This Footage of a Wild Caracal Shows Why Cats Always Land on Their Feet
Cats are mysterious creatures, but one thing we know for certain is that they (almost) always land on their feet. More than a few Internet videos have tackled the reasons why they’re able to deftly stick those landings, but they usually feature domestic cats—ones quite unlike the wild caracal captured by the BBC.
The high-speed footage above was shot for the new series Life in the Air. While the cat righting reflex has been known to save urban felines from high-rise falls, it originates from the fact that kitties are normally tree-dwellers, making the occasional plummet something to be prepared for. As you can see in the slo-mo footage, the caracal doesn’t simply right itself real fast in midair, that’s not impressive enough. The cat’s flexible spine allows it to rotate its front and back ends in opposite directions at the same time, “effectively pushing against itself,” the narrator explains. It then pulls its front legs close to make the front end of its body spin faster, creating the spine twist that enables the caracal to get its legs where they belong before touching down.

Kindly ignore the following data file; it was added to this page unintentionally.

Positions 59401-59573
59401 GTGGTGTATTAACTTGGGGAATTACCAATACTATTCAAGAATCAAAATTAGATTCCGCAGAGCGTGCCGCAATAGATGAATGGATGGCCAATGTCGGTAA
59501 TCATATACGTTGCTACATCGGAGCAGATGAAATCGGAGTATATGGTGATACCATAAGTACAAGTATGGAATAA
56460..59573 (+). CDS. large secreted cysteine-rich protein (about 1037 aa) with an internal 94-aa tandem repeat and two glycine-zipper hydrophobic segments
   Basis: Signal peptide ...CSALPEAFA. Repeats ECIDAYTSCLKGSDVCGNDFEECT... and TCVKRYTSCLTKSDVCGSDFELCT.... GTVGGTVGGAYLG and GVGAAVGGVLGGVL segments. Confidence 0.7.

It’s an impressive feat, and seeing every stage of the motion in high-def makes you realize there’s serious grace in nature’s pratfall prevention.
Images via the BBC // YouTube.